Klaus Run-of-River Power Plant

VERBUND's power plant at Klaus is a run-of-river plant on the Steyr and situated in the municipalities of Molln and Klaus in Upper Austria.

Man in the kitchen

17,164 households

supplies the Klaus power plant

Conscious of the environment

58,329 fewer
tonnes of CO2*

 

Fish bypass

Construction of a fish bypass is currently being examined

Award

Environmentally certified in accordance with ISO 14001

 

*Source: ENTSO-E Production 2017

The Klaus power plant was built between 1973 and 1975. Apart from its main task of electricity generation, the storage reservoir also serves to reduce peak flows during floods. Two Kaplan turbines generate an annual average of around 74 GWh of electricity.
 

Image from the Location

Owner Ennskraftwerke AG
Operator Ennskraftwerke AG
Commissioning 1975
Type Run-of-river power plant
Country Austria
Region Upper Austria
Waters Enns, Steyr
Output 20 MW
Annual output 74,000 MWh
Turbine Kaplan
Connectivity No fish bypass
Environmental protection at VERBUND

Ecology & environmental protection

A fish bypass for the Großraming site is currently being evaluated. A feasibility study of ecological measures (German only) on the Enns was carried out in 2017 by the University of Natural Resources and Life Sciences Vienna (commissioned by: Office of the Provincial Government of Upper Austria, Office of the Provincial Government of Styria, Ennskraftwerke AG and VERBUND Hydro Power GmbH).
Responsible treatment of the environment
The Klaus power plant consists of a barrier and a powerhouse. A tunnel transports the water to the powerhouse where it is used to generate electricity.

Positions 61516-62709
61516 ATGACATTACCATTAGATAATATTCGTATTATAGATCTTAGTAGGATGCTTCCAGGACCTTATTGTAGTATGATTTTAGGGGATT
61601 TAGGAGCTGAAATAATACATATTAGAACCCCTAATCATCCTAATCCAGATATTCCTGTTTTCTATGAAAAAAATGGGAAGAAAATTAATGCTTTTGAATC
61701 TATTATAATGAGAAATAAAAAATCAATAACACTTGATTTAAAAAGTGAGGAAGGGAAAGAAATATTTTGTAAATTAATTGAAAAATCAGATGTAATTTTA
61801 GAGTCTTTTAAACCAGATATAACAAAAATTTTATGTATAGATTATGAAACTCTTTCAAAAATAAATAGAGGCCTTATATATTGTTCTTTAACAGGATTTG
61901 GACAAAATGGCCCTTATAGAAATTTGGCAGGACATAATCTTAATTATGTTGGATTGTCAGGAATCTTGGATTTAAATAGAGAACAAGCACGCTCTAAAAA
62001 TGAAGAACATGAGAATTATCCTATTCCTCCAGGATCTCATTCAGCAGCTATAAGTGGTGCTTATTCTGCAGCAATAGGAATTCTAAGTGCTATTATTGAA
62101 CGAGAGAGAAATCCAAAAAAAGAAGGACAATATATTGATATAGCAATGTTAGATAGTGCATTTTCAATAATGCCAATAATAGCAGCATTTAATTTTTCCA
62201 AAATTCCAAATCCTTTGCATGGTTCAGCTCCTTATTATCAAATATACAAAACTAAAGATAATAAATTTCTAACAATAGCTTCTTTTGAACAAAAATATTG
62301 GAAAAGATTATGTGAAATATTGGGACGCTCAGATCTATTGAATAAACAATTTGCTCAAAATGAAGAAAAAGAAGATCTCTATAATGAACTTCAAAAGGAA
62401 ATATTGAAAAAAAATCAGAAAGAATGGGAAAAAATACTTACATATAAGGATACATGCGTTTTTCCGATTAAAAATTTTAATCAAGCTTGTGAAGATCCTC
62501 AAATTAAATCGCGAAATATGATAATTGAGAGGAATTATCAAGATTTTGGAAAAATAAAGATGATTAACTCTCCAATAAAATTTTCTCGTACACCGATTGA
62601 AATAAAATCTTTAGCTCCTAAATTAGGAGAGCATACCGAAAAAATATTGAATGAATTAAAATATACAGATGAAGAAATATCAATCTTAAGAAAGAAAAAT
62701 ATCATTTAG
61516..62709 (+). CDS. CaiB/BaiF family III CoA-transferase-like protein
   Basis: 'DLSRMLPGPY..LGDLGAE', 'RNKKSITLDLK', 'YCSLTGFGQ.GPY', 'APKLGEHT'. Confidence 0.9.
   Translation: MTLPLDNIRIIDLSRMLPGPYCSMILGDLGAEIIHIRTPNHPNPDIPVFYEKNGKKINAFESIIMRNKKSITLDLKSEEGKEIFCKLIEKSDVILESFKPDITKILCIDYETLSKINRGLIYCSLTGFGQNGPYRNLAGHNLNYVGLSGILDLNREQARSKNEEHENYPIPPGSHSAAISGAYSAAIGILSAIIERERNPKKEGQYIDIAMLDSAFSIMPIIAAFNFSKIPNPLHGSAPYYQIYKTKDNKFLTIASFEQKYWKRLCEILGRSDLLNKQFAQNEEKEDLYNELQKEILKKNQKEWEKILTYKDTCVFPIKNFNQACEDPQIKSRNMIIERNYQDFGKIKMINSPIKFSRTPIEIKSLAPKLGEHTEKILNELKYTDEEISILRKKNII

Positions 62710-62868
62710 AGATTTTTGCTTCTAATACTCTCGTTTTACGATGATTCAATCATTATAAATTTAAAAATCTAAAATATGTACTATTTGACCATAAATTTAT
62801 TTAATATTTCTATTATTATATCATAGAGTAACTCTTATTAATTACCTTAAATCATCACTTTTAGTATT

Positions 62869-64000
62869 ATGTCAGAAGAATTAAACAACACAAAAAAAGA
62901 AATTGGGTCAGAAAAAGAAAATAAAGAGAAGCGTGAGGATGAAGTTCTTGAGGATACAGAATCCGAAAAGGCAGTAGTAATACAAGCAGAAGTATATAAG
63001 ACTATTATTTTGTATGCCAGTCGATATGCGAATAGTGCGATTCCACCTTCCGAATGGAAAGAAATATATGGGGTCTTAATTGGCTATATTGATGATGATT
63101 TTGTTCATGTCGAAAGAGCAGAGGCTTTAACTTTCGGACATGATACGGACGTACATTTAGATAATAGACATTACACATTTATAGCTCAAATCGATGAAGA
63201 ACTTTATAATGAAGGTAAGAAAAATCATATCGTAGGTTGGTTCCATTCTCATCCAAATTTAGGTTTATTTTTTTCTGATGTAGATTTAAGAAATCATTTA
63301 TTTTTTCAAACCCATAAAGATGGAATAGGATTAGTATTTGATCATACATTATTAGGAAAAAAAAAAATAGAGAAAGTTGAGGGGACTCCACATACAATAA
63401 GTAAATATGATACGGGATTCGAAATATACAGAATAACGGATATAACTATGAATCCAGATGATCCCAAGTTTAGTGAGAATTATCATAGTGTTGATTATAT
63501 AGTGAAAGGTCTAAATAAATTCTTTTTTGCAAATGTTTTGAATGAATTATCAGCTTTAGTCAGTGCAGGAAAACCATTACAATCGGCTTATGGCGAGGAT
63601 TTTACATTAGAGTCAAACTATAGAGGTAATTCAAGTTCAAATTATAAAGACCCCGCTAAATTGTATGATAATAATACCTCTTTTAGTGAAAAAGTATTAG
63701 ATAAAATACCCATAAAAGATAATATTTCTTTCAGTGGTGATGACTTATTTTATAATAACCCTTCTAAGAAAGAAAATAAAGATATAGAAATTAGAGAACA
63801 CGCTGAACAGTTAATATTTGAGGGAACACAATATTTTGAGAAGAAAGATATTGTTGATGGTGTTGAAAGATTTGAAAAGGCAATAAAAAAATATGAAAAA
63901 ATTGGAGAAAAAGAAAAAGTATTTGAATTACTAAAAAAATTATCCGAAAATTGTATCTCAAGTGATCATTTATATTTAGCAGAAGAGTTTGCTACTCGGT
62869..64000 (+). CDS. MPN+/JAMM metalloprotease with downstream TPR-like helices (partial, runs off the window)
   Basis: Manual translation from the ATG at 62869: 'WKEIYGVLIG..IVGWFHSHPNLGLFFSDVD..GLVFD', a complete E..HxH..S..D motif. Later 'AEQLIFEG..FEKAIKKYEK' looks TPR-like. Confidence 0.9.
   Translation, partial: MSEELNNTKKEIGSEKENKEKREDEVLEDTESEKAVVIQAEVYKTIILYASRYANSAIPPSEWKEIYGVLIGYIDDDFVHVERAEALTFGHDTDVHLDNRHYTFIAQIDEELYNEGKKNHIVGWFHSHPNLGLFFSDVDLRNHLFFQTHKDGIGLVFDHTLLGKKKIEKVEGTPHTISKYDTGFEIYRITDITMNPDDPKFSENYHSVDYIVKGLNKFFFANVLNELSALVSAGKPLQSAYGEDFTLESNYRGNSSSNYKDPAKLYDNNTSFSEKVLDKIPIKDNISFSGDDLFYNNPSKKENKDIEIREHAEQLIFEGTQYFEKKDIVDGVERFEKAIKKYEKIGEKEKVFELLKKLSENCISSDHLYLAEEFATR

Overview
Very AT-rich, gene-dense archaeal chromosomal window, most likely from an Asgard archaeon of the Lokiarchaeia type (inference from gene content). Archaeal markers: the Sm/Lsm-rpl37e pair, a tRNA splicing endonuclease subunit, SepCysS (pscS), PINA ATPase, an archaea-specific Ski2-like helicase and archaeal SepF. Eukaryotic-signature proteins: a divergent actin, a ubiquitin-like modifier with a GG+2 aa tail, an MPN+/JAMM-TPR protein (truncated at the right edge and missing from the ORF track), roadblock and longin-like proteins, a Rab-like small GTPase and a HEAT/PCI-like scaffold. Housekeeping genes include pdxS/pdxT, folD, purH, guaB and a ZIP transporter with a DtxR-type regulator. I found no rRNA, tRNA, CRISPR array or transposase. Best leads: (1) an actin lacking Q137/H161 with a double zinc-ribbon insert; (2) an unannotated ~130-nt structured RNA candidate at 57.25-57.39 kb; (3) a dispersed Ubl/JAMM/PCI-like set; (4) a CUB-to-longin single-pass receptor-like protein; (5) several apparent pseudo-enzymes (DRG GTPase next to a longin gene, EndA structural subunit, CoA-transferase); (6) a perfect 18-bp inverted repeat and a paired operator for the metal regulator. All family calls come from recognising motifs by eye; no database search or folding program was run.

Klaus storage reservoir: The total capacity of the 7.1 km-long reservoir holds 12.6 million m³ at a final level of 463.00 metres above sea level. The flood water retention capacity at dam levels of 457.00 to 466.00 metres above sea level is 7.8 million m³. The main feeders of the reservoir are the waters of the Steyr, Steyrling and Teichl. The barrier dams the Steyr to a height of about 40 metres. A flood water forecasting system uses rainfall data to generate a forecast about the inflow to follow in the next four hours and the necessary outflow is calculated accordingly.

Barrier structure: The curved wall of the Klaus dam is 55 metres high and has an average foundation depth of 10 metres. Numerous measuring devices have been installed on the dam for monitoring purposes. The values are regularly observed and sent to the powerhouse. Since the year 2000, the power plants on the Enns have been controlled from the control room in Steyr.